Cyril Taylor (1921-2001) was a communist and a General Practitioner. He took his politics into his work and this new book celebrates his life and his influence on generations of patients, health workers and the way in which health care is delivered in Liverpool and beyond.
He was born into an Orthodox Jewish family, but as a young man he became an atheist and joined the Communist Party of Great Britain. He trained as a doctor at Liverpool Medical School during the Second World War.
After the war he stood as a Communist party candidate in local council elections and lost several jobs when employers found out he was a communist. Eventually he set himself up as a single-handed GP and was his own boss.
Working from his home in Sefton Drive, Liverpool, his waiting room (the front parlour) included socialist papers for the patients to read, posters of socialist icons and a picture of Cyril with a huge brush sweeping away the Tories.
Throughout his life he joined the dots of being active in health care and politics. In 1966 he was elected as a Labour Councillor. Over the years he was active in trade unions, campaigning groups and various NHS bodies. He said:
Both as a medical student and later as a doctor, it has always seemed entirely appropriate for me to be part of the broad struggle to change the unequal society for one in which every citizen would have an equal opportunity for education, the development of their talents and the right to work for their own benefit and the benefit of society. (Taylor 1986)
His work as a GP reflected his socialist politics. After thirty years in general practice he summed it up in his book Socialism and Health. “To be a community-oriented doctor means involvement in all aspects of the community’s health care needs, including health education, screening and prevention. It also means forming an alliance with the community to resist forces – political, social, environmental – which make for ill health” (Taylor 1980).
Cyril’s story is also the story of Princes Park Health Centre and its staff and patients, a story of a community working together. One of the great strengths of this book is the inclusion of comments made by the many patients, staff and people who were part of this wonderful collective.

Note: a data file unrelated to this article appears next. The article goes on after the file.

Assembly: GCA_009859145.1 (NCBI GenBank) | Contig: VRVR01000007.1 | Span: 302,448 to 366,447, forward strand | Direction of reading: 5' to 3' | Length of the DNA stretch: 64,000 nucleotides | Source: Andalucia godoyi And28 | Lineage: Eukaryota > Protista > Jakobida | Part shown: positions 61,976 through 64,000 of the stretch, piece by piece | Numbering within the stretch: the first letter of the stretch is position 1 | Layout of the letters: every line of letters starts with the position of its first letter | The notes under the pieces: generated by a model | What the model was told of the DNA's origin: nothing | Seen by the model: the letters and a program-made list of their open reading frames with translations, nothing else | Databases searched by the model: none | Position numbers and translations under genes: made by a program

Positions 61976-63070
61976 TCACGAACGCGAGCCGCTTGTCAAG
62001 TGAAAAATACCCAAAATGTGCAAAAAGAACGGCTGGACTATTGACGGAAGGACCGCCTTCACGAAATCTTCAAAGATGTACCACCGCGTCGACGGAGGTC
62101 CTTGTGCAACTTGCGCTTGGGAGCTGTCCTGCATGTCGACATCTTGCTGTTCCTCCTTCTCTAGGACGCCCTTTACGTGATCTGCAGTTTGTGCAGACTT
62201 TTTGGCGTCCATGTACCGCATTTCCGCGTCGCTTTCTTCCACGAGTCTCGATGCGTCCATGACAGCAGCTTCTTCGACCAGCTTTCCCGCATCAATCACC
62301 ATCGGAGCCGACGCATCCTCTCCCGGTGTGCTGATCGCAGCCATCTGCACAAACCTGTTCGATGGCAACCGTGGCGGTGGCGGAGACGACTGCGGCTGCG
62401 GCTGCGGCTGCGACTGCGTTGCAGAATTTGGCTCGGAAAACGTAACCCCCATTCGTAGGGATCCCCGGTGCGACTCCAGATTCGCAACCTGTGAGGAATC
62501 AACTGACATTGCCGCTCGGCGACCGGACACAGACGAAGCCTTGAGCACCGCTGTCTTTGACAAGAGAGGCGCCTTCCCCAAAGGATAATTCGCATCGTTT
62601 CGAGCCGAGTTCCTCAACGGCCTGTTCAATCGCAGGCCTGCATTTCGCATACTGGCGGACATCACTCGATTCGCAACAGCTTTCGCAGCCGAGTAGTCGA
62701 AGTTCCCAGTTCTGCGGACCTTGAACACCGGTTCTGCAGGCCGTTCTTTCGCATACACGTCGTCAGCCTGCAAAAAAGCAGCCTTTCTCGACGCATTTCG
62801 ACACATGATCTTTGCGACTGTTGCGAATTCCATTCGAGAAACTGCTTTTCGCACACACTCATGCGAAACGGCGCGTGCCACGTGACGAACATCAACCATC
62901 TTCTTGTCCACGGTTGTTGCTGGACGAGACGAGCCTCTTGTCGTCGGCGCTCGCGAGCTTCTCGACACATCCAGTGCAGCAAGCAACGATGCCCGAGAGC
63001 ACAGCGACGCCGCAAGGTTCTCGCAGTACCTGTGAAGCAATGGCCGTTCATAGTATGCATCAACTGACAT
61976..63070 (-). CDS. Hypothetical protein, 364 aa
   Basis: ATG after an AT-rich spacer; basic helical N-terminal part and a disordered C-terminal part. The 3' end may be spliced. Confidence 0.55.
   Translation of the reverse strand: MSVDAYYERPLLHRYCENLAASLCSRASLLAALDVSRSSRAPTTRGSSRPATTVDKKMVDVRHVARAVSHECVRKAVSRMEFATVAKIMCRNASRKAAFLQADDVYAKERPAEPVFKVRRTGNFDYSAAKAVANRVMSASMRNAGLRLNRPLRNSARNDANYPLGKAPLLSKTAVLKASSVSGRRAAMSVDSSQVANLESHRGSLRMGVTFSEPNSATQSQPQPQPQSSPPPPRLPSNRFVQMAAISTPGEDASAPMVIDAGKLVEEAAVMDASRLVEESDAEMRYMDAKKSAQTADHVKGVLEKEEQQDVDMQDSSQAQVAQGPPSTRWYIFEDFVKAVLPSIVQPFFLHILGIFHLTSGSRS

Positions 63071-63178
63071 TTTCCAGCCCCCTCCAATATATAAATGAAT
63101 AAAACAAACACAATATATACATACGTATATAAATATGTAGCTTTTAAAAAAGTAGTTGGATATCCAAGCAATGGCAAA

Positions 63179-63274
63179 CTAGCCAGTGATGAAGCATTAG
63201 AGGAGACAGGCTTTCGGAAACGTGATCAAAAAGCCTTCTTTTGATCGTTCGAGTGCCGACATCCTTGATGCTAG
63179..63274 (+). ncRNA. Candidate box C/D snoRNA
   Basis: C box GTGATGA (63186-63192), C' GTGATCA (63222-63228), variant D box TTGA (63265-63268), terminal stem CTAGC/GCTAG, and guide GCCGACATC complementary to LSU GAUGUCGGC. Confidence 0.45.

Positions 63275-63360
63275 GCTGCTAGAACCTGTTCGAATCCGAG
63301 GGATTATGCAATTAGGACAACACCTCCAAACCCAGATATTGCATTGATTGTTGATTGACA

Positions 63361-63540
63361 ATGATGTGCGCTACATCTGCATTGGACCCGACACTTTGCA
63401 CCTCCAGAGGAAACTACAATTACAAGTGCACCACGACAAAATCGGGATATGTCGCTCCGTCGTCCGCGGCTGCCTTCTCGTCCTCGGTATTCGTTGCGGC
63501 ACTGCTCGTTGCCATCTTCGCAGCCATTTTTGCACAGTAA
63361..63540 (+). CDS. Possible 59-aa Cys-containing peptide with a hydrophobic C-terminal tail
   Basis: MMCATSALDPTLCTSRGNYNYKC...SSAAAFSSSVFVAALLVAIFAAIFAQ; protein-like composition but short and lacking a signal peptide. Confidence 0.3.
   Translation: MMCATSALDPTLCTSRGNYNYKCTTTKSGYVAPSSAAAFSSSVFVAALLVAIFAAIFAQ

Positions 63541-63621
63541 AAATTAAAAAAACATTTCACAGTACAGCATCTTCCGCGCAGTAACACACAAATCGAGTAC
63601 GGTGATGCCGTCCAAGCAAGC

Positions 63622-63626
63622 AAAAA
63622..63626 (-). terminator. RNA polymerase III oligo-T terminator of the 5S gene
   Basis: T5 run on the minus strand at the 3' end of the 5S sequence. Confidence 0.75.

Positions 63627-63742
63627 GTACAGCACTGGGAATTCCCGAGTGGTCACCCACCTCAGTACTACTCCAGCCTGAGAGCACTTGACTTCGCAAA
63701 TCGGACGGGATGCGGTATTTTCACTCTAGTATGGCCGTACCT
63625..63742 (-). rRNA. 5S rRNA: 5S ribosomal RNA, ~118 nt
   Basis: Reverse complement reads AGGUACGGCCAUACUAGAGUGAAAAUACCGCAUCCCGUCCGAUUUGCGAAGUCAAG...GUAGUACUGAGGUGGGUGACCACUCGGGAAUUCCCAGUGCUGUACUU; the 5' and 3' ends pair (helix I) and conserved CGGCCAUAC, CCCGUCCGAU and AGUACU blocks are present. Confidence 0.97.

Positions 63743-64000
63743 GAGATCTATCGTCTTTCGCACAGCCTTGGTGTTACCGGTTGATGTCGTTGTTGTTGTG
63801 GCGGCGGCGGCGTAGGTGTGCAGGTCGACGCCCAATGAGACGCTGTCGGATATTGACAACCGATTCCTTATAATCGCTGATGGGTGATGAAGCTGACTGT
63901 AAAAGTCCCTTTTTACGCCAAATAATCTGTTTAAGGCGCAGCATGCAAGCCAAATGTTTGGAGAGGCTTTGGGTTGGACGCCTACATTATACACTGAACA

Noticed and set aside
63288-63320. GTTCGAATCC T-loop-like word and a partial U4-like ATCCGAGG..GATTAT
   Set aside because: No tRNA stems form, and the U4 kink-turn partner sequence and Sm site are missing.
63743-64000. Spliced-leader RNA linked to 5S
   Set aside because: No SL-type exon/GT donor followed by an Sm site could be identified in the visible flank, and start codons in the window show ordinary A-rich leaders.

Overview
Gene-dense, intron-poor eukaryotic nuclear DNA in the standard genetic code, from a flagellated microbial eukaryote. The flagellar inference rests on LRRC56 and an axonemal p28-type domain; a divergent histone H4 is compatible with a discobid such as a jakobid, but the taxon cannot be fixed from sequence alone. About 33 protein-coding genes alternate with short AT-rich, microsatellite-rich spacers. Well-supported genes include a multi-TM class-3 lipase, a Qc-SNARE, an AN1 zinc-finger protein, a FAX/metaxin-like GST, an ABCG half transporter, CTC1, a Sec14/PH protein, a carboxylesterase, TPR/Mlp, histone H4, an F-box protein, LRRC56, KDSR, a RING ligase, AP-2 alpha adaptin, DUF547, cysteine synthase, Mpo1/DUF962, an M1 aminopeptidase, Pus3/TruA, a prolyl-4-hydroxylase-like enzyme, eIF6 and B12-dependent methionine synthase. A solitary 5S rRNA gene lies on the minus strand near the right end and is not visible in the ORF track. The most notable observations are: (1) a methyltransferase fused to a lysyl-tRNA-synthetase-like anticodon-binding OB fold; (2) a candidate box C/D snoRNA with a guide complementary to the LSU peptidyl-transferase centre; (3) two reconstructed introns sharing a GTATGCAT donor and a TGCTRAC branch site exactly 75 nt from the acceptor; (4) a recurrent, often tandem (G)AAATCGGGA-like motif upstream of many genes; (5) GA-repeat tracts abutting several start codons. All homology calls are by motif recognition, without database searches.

One of the lovely stories is told by Geraldine Poole, a patient who had just had a baby and one night was feeling anxious. She rang Cyril in the middle of the night and he came over (they lived across from the surgery) immediately in his dressing gown and slippers.
His dream was to open up a health care centre which would cater to all the needs of his patients. And on March 17 1977 his dream came true when the Princes Park Health Centre opened. Together with a team of staff including a practice manager, secretary, practice nurse, health visitor, and social worker. The centre offered space to other health care professionals, including chiropodists, psychologists, dieticians and a geriatrician. There were also rooms for voluntary groups to meet up.
Katy Gardner, one of the authors of this book, was one of the new team. She was newly trained and eager to roll out a community-based service. Active in women’s politics alongside Sheila Abdullah they would be key figures in Liverpool in ensuring working class women would get the health services they needed. Another book could be written about the way in which they took their politics into grassroots activity in the city and beyond.
Originally Cyril had an open door policy to patients and they came from all over the city, though ority were from Liverpool 8. As the authors explain. “This was a very diverse but deprived inner city area with many hostels and small flats mainly owned by private, sometimes exploitative landlords. Domestic abuse had emerged as a previously hidden problem.”
The PPHC went onto to develop policies and practices that responded to the needs of their patients. “It was a visionary practice, born in an era of hope which included the rise of the women’s movement in the 1970s and flourishing community based initiatives.”
The words that spring out as I read this book are “kindness” and “community”. But It was fighting against a downturn in terms of funding for the NHS that began in 1979 with the Thatcherite government which sought to undermine policies that tried to address the social and economic determinants of health.
This book is not just about the PPHC: it is also the story of the NHS over the last forty years showing how so-called government “reforms” have undermined the service, its practititioners, and most importantly the health of its patients.
But the PPHC still exists and this book is a testament to the people who have not only dedicated their lives to the healthcare of some of the poorest patients in Liverpool but who have inspired many others across the UK to follow in their footsteps and bring to life the real meaning of a National Health Service. Everyone should read this book and be inspired that we can take our NHS back!!
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